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    Unfortunately, the minute you walk in and express any interest in the *new* stuff, they know they have you.
    You can save $500 easily by not being the first to drive it off the lot.
    No magic, you just need to put in the time.
    Savvy shoppers know how to research, and frankly, they spend a lot of time just looking at stuff, mostly used.
     
  11. Guitarteach

    Guitarteach Poster Extraordinaire

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    Local shop that knows me and making it clear I am out to buy... not kick tyres.

    Go prepared... have a price in mind and be prepared to walk. If they get that you have done your research and are still talking with them, then they will be engaged.

    I go in with competitor prices from online ready... they will always price match and then either go a little better or throw in some extras like a lead, strings or plectra.

    This, and generally shopping around and waiting till I find a good instrument or a deal/sale will see regular 10-15% savings and much more in sales.

    i don't actually buy by price... it has to be an instrument that really appeals... and I will pay for a good one. My hunts can take a long time.

    My best new guitar deal was my 50’s Baja - was in a now gone, local shop. Been on wall ages, strings rusted and among a bunch of beginner instruments and cheap transistor amps. I had been looking at, and had budget for, a CS, RI or a US Deluxe.. but this fat necked monster was super light and super resonant and just sang to me. Incredible pickups and neck. Best TELE Fender ever made?

    Mentioned the rust, offered £300 (about 40% below retail) and got it.
     
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  12. Ess Eff

    Ess Eff Tele-Holic

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    Ha.... I completely disagree.

    Create a relationship.... chat, tell them your life story, how much you luv their store, how much you luv the guitar, how great they are, the guys down the road are terrible, etc.

    Then they will offer you a discount without even asking!.... and that becomes the starting price for the negotiations.

    Works for me every time.
    .
     
    Last edited: May 25, 2020
  13. Matthias

    Matthias Friend of Leo's Gold Supporter

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    I’ve found an easy way to make a deal is on trade-in, if the shop knows the trade will sell quickly.
     
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  14. Piggy Stu

    Piggy Stu Friend of Leo's

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    I put myself in their place and look at their own options. Sometimes people are so desperate that they sell below what it cost them

    I am mainly mystified by retailers who need to sell something distressed but they won't negotiate because they don't want to feel you won. I once played a shop soiled baja that would be considered badly dinged if used, and when I made a very fair offer for it the guy snatched it off me and didn't even come back with a counter. Wound up getting a mint used one for less

    Haggling is very formulaic to me, as I sold so many things in my profession and know the pressures on a seller/how ego can wreck a deal. Sometimes market value is important, sometimes not
     
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  15. Mike Eskimo

    Mike Eskimo Telefied Ad Free Member

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    These days ? Right now ?

    Tell them you’ll put your mask back on and leave the store if they’ll just give you 30%.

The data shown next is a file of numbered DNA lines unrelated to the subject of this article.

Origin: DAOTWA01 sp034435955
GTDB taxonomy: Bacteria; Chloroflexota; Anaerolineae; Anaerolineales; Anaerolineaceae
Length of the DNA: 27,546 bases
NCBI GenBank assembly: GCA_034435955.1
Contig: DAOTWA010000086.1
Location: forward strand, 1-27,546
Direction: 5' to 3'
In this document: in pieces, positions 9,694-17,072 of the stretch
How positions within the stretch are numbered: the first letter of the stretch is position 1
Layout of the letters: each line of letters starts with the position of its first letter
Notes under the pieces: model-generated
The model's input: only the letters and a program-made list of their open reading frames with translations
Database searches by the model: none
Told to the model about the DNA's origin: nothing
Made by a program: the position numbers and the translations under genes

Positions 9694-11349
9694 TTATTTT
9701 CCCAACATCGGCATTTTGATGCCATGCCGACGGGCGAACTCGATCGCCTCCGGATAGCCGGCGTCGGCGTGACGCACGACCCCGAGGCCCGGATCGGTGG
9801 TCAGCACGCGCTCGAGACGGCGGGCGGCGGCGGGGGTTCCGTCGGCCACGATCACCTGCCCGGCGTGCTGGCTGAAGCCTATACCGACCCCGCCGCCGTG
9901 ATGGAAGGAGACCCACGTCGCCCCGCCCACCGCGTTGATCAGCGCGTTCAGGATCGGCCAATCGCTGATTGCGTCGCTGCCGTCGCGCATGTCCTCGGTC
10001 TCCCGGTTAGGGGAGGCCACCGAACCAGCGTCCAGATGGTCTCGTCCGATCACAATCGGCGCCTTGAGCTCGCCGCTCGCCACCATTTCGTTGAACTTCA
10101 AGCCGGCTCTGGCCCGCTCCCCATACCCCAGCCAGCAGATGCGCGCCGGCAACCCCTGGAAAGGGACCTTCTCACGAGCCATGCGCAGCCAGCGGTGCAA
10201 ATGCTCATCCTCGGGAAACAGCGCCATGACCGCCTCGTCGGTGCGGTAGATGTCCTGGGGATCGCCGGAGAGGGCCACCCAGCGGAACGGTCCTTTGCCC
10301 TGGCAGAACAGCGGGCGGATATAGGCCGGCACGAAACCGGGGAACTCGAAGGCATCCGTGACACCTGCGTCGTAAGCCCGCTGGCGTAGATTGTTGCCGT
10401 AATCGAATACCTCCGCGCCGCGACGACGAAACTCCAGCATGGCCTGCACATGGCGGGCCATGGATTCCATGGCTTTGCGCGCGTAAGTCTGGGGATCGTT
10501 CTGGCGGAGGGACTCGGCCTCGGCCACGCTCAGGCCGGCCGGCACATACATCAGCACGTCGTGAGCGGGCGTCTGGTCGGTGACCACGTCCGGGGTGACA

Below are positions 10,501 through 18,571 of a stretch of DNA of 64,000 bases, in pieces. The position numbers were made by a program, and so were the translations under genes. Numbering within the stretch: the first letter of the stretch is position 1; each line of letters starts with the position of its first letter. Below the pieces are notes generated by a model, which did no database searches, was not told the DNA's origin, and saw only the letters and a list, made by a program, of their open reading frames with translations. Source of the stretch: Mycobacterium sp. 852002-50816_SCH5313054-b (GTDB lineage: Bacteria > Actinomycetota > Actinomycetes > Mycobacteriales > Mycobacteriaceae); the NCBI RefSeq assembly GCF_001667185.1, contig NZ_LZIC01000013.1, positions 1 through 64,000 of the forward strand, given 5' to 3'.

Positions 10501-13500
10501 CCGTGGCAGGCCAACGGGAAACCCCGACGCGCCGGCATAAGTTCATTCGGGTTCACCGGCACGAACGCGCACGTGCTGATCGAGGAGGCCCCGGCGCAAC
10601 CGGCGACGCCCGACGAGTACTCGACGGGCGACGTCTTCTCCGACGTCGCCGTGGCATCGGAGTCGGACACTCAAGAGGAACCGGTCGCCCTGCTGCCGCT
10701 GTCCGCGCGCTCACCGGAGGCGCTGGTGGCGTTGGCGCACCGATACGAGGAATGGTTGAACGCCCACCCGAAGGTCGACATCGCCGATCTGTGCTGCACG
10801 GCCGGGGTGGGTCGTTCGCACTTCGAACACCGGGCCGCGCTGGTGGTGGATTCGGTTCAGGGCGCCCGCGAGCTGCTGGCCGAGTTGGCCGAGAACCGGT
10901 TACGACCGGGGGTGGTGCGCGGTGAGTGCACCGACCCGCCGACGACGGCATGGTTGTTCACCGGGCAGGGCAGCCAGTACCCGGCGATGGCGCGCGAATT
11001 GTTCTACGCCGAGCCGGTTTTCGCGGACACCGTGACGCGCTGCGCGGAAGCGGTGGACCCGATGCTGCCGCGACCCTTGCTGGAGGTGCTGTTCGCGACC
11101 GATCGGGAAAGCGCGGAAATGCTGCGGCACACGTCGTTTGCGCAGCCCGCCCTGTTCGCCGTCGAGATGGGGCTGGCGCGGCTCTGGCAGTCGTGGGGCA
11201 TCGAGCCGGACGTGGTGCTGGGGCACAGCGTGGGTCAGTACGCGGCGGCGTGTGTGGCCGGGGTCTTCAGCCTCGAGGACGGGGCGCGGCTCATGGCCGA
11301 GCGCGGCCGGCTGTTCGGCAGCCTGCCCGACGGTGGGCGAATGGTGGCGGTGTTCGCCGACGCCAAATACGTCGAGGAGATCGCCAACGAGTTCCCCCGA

Back in the old days the “Tijuana walkaway” was a staple in my kit bag...

     
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  16. ZenGuitarist

    ZenGuitarist Tele-Holic

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    I know that the 15% off coupons from MF/GC are common but I regularly get 20% off coupons from them. Also, MF invited me to join a program for their top customers which among other perks offered extra discounts.

    Most of my best deals have happened when some retailers decided to move away from selling musical gear. Two examples that come to mind are Amazon Canada and Best Buy Canada. I was able to get a lot of insane deals (like 50-70% off street price) from them as they were clearing out gear.

    I also buy a lot of gear from L&M here in Canada. I patronize one of their stores and I have a sales guy there who takes good care of me. I get perks that aren't offered to the average person because I'm a long term (about 45 years) and profitable customer to them.
     
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  17. dented

    dented Doctor of Teleocity Gold Supporter

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    I love it! The "Tijuana Walkaway!" I never heard that expression and I live here and would go there constantly. I would hold my money on my shoulder as I walked away and they would always snatch it and give me the item. Fun stuff there. After the cartels showed up we stopped going. Sad.
     
  18. rangercaster

    rangercaster Poster Extraordinaire

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    Rule # 1 ..

    Money talks ...


    Unfortunately...

    In my case, it usually says ...

    Goodbye !!!
     
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  19. teletail

    teletail Tele-Holic

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    Rule #1 - when someone starts bragging about the great "wheeler dealer" they are, take it with a grain of salt. First, they are like gamblers - they only remember the one time they got lucky and forget the 100 times they walked away bowlegged from the screwing they got. Second, they are like tough guys; when someone is really a tough guy, they don't need to tell anyone because everyone already knows. There was a guy over on TalkBass bragging about how he'd never lost money on a deal. They only thing I can say about that is, "What ELSE is he lying about?" :D

    Advice from a non-wheeler dealer, Cash is king and be prepared to walk. The best deals I've ever gotten were when I decided what I would pay BEFORE I walked into the store and refused to budge on the price. However, I've walked away from a lot of OK or good deals because of that and on the other side I've occasionally overpaid when I really wanted something. In my mind it's OK to overpay, as long as you are honest with yourself.
     
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  20. tamer_of_banthas

    tamer_of_banthas Tele-Holic

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    good point about the over the wire braggadocio, teletail